I draw a blank here. This assignment could bring in some algebra, I suppose, but it is not at all clear what. And it could bring in some arithmetic, I suppose. Or it might have something to do with geometry. To say this is a good assignment I would like to fill in the blanks in something like this. This is a good assignment because the learning task of the moment is to ________________________, and this assignment gives practice in __________________________, or this assignment demonstrates that _________________, or this assignment leads to the conclusion that ________________________, or this assignment reinforces the idea that ____________________.

This is high school math? I don't get it.

A possibility comes to mind, but it is not a pleasant thought. The possibility that comes to mind is that in the world of fuzzy math it is accepted that if students are engaged in a thinking activity, if the students appear to be using their brains, and appear to be goal directed, then the activity qualifies as an "educational activity", and no further justification is required.

Does doing puzzles qualify as learning mathematics? Is the mind a muscle that will get stronger by exercise? Can we let students do puzzles for four years of high school and expect them to come out as critical thinkers? The idea of the mind as a muscle lost popularity in the early 1900's. As it understand it, it was considered thoroughly debunked at that time. (Actually I don't think it should be totally dismissed, but maybe 98% dismissed.) The thinking at that time, if I understand it right, was that subjects, such as math, grammar, history, science, and languages were considered by old fashioned educators to exercise the mind and make it stronger, but modern educators knew better. Modern educators of the early 1900s dismissed this idea of the mind getting stronger by exercise, and therefore wanted to dismiss the subjects, the math, grammar, history, science, languages, etc. The idea that these subjects were not just a collection of puzzles to entertain students, but were bodies of knowledge of great value, apparently didn't enter the thinking of that time.

Do supporters of the newest math think there is no body of knowledge of mathematics to be taught? Do they think that doing a series of disconnected puzzles for years in school is somehow going to make mathematically capable adults? I hope not, but if not, then what is the explanation for this garden planning problem?

Brian,

Thanks for your thoughts. I agree that a full comparison of Reform Math and earlier math programs requires much more than a problem-by-problem comparison. Teaching methods, prior instruction, and, of course, what else is in the textbooks all play a role. My purpose in publishing these weekly comparisons is simply to add to the debate. Much of the debate is focused on general issues of instruction and curriculum. In the same way that we don't get a full picture if we merely discuss specific problems, we don't get a full picture if we don't look at specific problems. Indeed, I've long felt that any debate over Reform Math absolutely must include a close examination of the specific tasks that children are given--something that seems to me that supporters of Reform Math often try to avoid.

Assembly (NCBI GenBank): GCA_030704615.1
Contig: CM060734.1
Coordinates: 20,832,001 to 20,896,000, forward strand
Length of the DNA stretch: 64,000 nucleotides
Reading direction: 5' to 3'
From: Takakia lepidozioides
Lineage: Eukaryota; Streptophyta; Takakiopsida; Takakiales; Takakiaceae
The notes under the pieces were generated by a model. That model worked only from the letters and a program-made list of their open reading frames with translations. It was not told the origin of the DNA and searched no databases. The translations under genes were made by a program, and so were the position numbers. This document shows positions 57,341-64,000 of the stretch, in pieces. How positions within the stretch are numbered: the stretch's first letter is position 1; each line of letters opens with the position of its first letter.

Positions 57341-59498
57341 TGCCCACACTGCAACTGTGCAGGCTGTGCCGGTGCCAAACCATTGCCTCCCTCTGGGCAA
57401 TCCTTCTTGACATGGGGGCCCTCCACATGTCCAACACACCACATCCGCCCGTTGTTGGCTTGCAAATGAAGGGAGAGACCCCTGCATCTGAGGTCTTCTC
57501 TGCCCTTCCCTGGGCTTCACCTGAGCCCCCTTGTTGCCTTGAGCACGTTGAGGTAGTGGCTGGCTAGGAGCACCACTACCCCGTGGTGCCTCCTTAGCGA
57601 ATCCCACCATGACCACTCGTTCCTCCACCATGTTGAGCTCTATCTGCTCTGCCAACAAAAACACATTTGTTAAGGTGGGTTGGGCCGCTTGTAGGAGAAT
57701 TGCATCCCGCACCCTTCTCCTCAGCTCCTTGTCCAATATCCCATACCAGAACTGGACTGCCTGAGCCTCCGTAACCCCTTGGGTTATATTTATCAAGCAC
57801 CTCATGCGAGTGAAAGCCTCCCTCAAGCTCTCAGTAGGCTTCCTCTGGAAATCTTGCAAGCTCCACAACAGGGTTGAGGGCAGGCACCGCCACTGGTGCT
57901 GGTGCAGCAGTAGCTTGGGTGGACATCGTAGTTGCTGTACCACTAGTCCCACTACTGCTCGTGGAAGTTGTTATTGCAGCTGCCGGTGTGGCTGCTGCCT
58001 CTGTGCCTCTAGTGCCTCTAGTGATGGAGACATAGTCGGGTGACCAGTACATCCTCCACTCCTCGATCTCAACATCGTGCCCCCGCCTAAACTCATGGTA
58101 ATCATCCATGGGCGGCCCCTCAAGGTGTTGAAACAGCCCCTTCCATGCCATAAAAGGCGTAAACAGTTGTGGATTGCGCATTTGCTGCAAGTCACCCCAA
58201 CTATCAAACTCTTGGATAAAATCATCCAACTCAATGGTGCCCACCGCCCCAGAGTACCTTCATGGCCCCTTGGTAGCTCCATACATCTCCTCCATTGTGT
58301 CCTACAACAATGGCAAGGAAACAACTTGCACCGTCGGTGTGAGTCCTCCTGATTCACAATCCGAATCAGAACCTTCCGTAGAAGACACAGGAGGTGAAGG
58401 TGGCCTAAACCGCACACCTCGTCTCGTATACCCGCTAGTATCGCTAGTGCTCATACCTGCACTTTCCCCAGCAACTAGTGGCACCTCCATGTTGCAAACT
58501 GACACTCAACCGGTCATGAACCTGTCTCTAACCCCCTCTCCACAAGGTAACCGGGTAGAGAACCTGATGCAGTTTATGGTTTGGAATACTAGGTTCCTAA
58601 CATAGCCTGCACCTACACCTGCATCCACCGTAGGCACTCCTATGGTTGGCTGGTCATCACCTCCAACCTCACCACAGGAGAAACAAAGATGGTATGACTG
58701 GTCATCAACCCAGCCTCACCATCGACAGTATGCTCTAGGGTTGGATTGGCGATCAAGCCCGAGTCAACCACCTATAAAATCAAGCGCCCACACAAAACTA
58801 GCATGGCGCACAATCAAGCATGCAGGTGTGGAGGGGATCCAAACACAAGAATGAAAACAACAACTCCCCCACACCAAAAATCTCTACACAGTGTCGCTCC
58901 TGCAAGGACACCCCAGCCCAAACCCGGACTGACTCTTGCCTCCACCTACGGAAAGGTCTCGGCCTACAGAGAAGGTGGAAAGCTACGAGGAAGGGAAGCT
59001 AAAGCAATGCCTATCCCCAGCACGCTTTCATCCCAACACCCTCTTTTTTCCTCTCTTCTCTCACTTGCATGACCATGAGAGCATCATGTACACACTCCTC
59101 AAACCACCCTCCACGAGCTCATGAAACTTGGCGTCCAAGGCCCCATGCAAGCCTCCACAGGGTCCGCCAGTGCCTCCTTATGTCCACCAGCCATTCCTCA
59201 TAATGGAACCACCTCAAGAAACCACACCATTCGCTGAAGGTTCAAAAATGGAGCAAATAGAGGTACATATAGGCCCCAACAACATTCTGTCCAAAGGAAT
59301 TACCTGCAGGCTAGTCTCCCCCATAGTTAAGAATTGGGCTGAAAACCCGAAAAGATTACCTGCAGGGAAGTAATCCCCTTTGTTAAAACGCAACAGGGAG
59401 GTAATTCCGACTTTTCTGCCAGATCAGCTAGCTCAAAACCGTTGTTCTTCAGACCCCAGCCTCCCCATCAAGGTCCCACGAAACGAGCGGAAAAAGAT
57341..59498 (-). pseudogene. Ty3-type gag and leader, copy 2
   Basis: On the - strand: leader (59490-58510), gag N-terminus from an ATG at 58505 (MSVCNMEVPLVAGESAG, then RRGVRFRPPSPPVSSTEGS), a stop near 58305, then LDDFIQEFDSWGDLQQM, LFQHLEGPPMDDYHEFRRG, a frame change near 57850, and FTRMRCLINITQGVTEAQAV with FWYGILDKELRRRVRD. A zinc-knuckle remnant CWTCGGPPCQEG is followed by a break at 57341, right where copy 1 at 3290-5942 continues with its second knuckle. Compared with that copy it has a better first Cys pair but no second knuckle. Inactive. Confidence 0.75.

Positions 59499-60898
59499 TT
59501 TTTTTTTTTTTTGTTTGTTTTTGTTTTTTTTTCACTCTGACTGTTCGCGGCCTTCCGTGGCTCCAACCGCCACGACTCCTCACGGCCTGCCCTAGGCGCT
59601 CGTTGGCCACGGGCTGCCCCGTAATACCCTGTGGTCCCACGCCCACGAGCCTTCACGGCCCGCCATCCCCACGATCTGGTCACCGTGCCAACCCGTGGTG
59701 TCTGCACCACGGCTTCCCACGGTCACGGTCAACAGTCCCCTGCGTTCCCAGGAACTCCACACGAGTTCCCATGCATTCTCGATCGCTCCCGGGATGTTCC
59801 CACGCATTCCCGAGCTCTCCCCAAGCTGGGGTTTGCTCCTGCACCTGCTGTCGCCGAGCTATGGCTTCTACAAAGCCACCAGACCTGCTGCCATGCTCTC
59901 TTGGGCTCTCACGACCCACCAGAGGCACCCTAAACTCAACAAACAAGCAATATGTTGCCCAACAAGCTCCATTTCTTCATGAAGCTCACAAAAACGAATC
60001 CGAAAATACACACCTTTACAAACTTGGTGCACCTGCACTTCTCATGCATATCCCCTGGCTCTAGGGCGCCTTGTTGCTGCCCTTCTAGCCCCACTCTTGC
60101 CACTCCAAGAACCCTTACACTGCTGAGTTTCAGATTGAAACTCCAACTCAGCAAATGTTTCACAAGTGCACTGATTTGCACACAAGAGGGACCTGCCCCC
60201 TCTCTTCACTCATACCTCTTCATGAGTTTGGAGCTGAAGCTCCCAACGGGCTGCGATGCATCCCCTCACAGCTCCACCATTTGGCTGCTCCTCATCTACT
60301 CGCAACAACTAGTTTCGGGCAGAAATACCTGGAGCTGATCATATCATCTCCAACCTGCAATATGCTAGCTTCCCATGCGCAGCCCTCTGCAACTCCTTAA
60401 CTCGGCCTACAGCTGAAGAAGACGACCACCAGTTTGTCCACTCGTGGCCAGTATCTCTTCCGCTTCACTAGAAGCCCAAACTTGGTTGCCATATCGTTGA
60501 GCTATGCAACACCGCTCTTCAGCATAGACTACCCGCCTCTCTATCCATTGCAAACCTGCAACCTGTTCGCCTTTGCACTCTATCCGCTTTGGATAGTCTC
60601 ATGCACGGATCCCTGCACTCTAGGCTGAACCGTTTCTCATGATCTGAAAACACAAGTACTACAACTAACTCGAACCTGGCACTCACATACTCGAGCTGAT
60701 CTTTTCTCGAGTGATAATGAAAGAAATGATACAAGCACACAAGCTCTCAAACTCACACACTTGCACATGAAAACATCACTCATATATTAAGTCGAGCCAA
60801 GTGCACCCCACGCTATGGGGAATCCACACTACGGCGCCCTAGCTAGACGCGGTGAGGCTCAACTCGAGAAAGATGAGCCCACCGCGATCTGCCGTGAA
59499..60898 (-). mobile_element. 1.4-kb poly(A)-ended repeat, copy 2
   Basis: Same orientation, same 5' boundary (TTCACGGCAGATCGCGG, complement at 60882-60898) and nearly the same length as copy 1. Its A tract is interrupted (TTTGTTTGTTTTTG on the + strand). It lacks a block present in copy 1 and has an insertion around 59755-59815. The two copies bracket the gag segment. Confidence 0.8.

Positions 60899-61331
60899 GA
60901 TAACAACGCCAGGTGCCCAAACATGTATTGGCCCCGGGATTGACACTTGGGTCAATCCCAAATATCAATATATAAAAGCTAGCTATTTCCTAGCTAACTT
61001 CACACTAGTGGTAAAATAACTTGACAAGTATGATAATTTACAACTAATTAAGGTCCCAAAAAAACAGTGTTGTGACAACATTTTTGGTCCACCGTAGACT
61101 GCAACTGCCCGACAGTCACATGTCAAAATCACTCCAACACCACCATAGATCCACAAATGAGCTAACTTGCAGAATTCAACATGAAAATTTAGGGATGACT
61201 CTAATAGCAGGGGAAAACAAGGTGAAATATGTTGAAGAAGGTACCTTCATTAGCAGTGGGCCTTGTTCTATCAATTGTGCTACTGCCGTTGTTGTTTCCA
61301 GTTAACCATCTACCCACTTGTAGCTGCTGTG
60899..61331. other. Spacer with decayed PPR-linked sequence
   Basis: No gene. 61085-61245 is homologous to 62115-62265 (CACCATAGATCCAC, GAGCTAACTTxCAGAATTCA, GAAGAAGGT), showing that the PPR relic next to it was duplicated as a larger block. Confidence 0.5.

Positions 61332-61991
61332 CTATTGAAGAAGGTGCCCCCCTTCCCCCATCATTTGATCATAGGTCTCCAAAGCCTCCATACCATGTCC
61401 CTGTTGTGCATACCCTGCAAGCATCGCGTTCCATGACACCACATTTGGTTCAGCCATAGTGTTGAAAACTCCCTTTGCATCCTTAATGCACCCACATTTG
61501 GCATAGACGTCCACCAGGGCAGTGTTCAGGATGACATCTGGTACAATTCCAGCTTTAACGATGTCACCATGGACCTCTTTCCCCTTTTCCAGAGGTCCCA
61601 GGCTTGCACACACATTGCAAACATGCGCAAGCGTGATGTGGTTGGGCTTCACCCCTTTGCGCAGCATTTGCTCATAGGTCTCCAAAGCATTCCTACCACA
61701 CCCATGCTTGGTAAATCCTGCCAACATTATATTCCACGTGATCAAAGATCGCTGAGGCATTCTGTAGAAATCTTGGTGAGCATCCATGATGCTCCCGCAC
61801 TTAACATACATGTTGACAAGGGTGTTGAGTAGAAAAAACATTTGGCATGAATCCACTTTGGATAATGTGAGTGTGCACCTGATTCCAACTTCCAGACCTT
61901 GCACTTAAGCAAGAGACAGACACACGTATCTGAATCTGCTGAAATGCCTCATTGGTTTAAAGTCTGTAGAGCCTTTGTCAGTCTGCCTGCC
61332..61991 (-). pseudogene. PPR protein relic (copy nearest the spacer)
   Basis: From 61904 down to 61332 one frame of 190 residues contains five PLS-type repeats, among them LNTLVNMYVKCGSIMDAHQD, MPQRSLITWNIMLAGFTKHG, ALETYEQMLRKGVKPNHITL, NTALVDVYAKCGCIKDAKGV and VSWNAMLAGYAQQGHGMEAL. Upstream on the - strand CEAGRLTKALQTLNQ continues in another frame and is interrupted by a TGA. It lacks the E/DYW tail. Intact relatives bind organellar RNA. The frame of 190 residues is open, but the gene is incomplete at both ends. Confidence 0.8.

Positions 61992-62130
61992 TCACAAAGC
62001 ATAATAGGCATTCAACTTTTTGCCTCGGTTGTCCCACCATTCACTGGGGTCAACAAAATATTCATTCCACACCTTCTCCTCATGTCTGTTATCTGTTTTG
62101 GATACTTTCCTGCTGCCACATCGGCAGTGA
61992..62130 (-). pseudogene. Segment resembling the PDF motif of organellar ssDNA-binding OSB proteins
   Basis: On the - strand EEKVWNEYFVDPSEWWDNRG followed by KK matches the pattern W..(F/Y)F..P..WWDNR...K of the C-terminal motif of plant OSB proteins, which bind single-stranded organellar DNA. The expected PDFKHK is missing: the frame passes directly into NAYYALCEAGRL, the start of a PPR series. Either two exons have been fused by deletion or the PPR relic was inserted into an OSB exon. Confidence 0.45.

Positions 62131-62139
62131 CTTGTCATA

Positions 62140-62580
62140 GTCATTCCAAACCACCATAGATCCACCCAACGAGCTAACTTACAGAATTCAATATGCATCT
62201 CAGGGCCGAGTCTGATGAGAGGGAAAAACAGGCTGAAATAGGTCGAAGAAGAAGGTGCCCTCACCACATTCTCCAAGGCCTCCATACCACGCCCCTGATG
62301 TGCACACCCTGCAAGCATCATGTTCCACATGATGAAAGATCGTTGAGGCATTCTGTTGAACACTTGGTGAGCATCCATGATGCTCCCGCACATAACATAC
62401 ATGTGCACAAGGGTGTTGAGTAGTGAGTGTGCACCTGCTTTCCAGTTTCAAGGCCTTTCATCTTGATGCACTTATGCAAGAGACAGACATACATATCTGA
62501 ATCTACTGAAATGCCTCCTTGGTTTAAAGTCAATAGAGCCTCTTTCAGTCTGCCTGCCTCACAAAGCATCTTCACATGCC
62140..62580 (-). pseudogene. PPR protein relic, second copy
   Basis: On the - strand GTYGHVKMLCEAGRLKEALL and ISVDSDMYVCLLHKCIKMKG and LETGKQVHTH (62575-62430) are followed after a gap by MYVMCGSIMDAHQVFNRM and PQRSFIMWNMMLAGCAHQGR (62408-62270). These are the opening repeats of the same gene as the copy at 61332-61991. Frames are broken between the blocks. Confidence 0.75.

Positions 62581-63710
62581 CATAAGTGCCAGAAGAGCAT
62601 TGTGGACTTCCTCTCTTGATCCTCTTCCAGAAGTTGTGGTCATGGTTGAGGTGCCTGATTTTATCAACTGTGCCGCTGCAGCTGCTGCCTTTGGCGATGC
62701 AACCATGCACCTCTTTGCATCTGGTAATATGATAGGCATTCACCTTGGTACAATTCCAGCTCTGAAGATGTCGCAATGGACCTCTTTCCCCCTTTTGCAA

Around the turn of the last century, schools did not attempt to teach algebra to every teenager. Many students attended grammar school but did not continue on to high school. In 1900, fewer than 2% of young people in the U.S. graduated from high school. Today, that figure is in the 75-80% range depending on the precise methodology.

The 21st century textbook has to deal with the reality of the "algebra for all" movement and that's why it has been "dumbed down" significantly.

Crimson Wife, Good point, though we have no idea how many of the many who didn't attend high school wouldn't have been able to handle this kind of algebra if they had.

If our goal is to teach algebra to all, programs like IMP aren't the answer. Not only is IMP dumbed down, but it also is diluted with non-algebra, and it doesn't provide nearly enough practice with algebraic algorithms. The weaker students, in particular, need much, much more practice than they are getting here.

A better strategy would be to teach everyone via a straight-up, problem-intensive algebra text (like Wentworth, or any number of other pre-Reform texts), but to buck today's educational orthodoxy and

teach different people at different rates.Have I ever mentioned that IMP is my least favorite of all of the high school texts? I think it's all summed up in the fact that the table of contents lists the names of the stories, but not the math they are supposed to teach (and there is no index at all).